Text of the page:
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Emotional Eating: Why It Happens

Just about everyone engages in emotional eating at one time or another in life. The misconception is that people only eat when they are depressed or stressed out. In reality, there are a variety of emotional reasons for eating. You may eat because you feel happy, sad, mad, stressed or bored.

Background and Research

Anytime you reach for food and it is not because you are hungry, there is an emotional reason behind it. It could be that you are at a party and food is a way to enjoy your experience. It may be that you are a guest in someone’s home and eating is a way to put yourself and your guest at ease. You may be at home feeling bored with nothing to do and you reach for food because it is a way to pass the time. Or, you may be sad or angry and it’s a way to make yourself feel better and get your mind off of things.

Everyone has their own comfort foods. Cookies, ice cream, candy, pizza, or French fries are just a few examples. Studies show that the types of comfort foods you choose are linked to your particular mood. For example, happy people are drawn to steak or pizza. Those who are sad tend to eat more sweets, such as cookies and ice cream. When people are bored, they eat potato chips.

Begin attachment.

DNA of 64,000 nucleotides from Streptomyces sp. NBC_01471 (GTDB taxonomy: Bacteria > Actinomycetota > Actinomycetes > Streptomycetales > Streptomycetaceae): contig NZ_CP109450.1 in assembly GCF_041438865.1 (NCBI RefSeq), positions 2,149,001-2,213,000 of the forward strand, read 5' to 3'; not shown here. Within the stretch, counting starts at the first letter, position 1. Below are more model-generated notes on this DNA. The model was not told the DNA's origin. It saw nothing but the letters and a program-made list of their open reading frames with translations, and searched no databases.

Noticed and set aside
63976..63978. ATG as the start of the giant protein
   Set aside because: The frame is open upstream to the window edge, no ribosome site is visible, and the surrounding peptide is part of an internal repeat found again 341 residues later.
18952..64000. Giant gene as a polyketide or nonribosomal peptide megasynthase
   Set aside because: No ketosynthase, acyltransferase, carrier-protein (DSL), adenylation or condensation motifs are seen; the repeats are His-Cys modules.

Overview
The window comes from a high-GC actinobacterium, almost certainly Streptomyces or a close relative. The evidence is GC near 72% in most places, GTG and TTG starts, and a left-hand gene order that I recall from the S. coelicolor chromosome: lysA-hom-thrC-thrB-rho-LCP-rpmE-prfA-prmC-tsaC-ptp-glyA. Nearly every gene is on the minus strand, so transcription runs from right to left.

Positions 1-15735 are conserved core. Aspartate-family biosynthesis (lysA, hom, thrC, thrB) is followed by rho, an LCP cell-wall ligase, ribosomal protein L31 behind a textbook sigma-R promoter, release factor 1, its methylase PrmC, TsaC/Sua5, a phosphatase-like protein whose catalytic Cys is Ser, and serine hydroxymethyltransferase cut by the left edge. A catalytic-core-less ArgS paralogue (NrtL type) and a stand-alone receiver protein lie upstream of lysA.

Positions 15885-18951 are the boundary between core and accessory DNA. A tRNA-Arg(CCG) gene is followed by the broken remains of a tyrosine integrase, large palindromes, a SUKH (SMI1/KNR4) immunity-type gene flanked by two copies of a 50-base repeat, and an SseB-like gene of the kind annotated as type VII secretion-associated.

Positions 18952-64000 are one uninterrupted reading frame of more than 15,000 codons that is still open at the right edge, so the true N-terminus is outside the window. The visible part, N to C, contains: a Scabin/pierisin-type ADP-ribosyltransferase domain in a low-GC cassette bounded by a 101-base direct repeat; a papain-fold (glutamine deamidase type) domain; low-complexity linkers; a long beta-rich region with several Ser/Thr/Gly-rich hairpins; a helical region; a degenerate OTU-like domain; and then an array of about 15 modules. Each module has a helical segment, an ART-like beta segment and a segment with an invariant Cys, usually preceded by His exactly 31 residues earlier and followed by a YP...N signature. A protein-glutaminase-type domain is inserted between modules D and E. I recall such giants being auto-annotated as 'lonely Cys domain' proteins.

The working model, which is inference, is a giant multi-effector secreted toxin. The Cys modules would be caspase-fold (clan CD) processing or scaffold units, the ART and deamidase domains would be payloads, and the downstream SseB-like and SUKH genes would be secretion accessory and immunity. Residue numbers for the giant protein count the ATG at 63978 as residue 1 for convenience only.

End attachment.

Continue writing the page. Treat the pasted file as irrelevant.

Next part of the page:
Ways to Stop Emotional Eating

You know you are engaged in emotional eating when you eat despite lack of hunger or when you cannot stop eating despite being full. When you catch yourself in those moments, the trick is to ask yourself why you are eating. Keeping a food journal will help to track any patterns. You may find that every Thursday when you meet up with a particular friend, you overeat. You can ask yourself whether that particular relationship is causing you a great deal of stress. Or, maybe eating is just a way that you two enjoy your time together. In that case, you could think of other ways to spend time together other than eating.

Regular check-ins with yourself about whether or not you are really hungry are good opportunities to think of other activities to replace emotional eating. For example, if you find that you are eating because you are feeling sad, other alternatives to deal with your emotions are going for a walk, writing in a journal, calling a supportive friend or reading an enlightening book or article. If food is a way to deal with your anger or frustration, the realization is a good starting point for dealing with the core of the emotion. What is causing your stress? Do you need to have a conversation with someone? Do you need to change something in your life to avoid ongoing stress?

Emotional eating can become a problem if it is the most common way that you deal with emotional problems. It can result in an overconsumption of calories, which leads to weight gain. Simply checking in with yourself on a regular basis to gauge whether you are really hungry will help you to address the core of the issue in ways that do not involve food.

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